Why a Syrian hospital is the hero of a new graphic novel | Books | DW | 14.02.2017
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Why a Syrian hospital is the hero of a new graphic novel

Syrian author Hamid Sulaiman's graphic novel "Freedom Hospital" is dedicated to his best friend who was tortured to death. His book depicts the horrors of the Syrian civil war - and the people living through it.

Hamid Sulaiman's graphic novel "Freedom Hospital" tells the stroy of a small, illegal clinic in rural Syria. It is run by Yasmine, a chain-smoker and peace activist who takes care of wounded rebels. Sulaiman's characters - Alawites and Kurds, Salafists and Muslim brothers, young revolutionaries, Western activists and both opponents and supporers of Assad - all meet in the hospital, making the space a mirror of the Syrian conflict. 

Sulaiman tells DW's Stefan Dege why a graphic novel is an ideal format to represent the Syrian tragedy and what he wants to communicate with "Freedom Hospital."

DW: Mr. Sulaiman, why did you choose the format of a graphic novel to tell the story of the Syrian civil war?

Hamid Sulaiman: I'm a big fan of Art Spiegelman and Joe Sacco. Besides, graphic novels lend themselves well to looking at foreign cultures. Films and documentaries are much more elaborate and costly. A graphic novel consists of pictures and texts while enabling the artists to express their own personal style. In this book, I wanted to summarize the experiences I had during the Arab Spring, without knowing how people would react.

Who is your target audience?

It's not a book for children. When I present the book, I come across many older people and people of my age. Most of them have an interest in the Middle East, geopolitics and Arab culture. Some of them just want to know more about Syria.

Looking at Syria from here, the conflict there seems almost incomprehensible …

Even for me, it's hard to grasp. There are so many different groups, different conditions and zones of influence in the cities. In some places, radical Muslims have won the upper hand, elsewhere it's the regime or the Free Syrian Army or some other militia. No situation resembles the next. Who can make sense of this? My book reflects that confusion. That's why it doesn't tell the story of a single person, but rather shows what's happening in Syria.

You dedicated your book to a good friend, Hassam Kuhayat. Why?

Hassam was my very best friend. Like me, he studied architecture. Together, we joined the revolution and participated in demonstrations. Then he had to leave Syria, while I stayed. When he wanted to go abroad in order to continue his studies. He was arrested; one week later, he was tortured to death.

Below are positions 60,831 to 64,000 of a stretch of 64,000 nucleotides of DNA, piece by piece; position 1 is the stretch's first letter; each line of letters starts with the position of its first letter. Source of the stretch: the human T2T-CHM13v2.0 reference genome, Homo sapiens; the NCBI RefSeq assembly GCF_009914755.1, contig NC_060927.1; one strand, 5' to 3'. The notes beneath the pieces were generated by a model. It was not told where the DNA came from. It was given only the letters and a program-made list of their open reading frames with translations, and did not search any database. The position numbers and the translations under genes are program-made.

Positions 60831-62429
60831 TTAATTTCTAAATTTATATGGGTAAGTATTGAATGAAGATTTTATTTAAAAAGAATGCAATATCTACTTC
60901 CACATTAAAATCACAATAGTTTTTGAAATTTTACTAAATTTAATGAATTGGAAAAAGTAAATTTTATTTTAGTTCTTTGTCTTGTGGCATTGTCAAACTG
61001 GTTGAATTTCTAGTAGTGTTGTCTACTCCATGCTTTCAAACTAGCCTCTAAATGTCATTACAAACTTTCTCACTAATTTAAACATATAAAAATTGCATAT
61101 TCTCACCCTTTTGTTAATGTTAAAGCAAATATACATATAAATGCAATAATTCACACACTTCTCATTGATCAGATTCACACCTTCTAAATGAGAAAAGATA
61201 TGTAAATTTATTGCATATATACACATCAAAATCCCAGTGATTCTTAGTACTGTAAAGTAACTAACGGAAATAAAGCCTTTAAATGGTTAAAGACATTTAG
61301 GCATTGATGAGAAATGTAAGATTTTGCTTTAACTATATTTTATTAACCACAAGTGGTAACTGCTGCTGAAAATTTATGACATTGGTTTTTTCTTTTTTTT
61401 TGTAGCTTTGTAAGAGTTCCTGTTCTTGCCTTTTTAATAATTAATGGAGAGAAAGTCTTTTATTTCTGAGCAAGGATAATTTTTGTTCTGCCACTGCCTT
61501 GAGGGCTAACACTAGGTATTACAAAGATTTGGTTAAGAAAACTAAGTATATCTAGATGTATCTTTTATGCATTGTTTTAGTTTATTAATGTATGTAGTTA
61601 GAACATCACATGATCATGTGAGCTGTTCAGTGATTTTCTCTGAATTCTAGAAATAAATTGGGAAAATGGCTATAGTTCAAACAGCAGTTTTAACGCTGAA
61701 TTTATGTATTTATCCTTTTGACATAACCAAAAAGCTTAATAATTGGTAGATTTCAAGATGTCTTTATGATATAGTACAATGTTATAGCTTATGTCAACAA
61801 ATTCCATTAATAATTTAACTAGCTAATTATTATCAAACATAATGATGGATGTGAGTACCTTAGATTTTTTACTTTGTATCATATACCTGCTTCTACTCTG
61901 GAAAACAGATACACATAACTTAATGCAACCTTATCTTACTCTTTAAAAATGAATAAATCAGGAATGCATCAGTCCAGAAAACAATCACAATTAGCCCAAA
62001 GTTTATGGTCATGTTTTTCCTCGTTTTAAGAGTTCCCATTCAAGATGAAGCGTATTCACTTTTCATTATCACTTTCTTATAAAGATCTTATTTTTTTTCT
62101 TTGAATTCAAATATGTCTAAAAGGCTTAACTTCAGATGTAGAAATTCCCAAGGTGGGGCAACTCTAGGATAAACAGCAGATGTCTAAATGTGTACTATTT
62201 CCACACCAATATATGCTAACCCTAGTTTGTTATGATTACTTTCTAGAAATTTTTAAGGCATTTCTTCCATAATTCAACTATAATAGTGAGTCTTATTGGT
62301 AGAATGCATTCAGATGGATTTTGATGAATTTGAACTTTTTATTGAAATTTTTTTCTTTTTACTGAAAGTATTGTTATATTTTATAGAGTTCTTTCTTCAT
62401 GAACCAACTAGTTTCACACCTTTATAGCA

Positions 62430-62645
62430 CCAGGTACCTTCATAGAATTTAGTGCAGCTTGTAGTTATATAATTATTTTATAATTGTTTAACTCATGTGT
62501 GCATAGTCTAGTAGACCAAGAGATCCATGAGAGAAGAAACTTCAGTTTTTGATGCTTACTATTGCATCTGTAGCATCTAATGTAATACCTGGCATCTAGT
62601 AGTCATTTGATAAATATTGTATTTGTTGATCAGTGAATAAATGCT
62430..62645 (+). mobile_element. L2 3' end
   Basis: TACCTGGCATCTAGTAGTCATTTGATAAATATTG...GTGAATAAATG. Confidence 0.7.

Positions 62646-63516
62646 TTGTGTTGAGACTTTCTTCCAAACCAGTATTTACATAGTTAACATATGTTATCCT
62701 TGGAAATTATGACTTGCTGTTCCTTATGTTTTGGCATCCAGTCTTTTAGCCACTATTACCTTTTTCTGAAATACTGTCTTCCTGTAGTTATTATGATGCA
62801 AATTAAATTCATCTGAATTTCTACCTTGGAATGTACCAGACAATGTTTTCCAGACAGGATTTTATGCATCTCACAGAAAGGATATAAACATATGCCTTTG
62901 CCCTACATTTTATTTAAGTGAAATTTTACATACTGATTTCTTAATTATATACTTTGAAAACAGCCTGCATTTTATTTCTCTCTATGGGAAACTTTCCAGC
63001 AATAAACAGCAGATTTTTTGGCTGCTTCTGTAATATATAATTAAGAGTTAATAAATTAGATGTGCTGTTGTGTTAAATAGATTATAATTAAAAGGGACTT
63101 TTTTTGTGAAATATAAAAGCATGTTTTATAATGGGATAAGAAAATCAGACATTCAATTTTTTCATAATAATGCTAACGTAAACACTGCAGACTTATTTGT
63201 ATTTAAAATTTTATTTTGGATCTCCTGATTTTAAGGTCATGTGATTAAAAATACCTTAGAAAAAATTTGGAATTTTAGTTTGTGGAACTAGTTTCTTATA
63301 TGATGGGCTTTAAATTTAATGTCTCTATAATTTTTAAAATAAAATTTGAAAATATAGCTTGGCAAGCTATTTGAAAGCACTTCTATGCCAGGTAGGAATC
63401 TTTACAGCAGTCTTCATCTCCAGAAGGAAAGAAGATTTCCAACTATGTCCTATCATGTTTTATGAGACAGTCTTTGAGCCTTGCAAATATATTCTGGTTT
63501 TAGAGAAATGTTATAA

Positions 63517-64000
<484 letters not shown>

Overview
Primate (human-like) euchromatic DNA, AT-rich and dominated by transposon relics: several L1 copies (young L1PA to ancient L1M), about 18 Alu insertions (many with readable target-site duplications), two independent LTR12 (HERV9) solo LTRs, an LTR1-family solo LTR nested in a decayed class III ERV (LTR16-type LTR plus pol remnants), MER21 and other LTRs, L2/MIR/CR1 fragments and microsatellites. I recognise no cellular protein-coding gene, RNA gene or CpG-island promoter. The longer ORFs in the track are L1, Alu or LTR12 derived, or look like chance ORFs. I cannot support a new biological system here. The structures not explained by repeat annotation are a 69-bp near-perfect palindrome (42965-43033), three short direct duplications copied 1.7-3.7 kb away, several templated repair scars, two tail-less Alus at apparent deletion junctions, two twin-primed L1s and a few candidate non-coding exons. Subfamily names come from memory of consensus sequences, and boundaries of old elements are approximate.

I'm not a member of any party. The Arab Spring was a popular movement joined by people like me and you. Most Syrians who placed their hopes in the Arab Spring are now caught between the fronts - on one side, a terrorist dictator, on the other side, the Islamists.

Human rights organizations recently reported on torture and assassinations in Syrian jails. The Assad regime denies the charges. What's the truth?

Everybody knows what this regime is capable of doing, including people who favor Assad. And everybody knows what's happening in Syrian jails. Of course the regime denies all these charges. But do you remember the photographs by Caesar who took pictures of torture victims in a military hospital and then smuggled them out of the country? After he published them in 2013, many Syrians looked through them in order to identify missing family members and friends. I discovered a good friend. He was arrested one and a half years beforehand and then tortured to death. Western countries are looking to the Syrian civil war and say: "If we have to choose the better of two evils, we'd rather live with Assad."

Germany wants to send refugees home much more quickly in the future. What if they were to return to Syria now?

Nobody can return there now. What awaits me there in the best possible case is military service. You'll die at the front. More likely is that I would disappear in a prison for a long time. At the same time, large parts of the Islamic world would remain closed to me. I cannot go to Jordan or Libanon, or Turkey or Egypt. They wouldn't give me a visa. I cannot live and work there. Nobody wants us Syrian refugees. Although we're people! I'm not saying that we're particularly wonderful. There are good and bad people among the Syrians - like everywhere else in the world.

You book is called "Freedom Hospital." Why that title?

The true hero in my story is the hospital. It's not called "Assad Hospital" or "Bath Hospital" like so many official institutions in Syria. It's called "Freedom Hospital." This is a place where people of all kinds meet. They live and work together. That gives us hope.

Hamid Sulaiman, born in 1986 in Damascus, studied architecture and works as a painter and illustrator. In 2011 he fled from Syria and has lived in Paris since then. 

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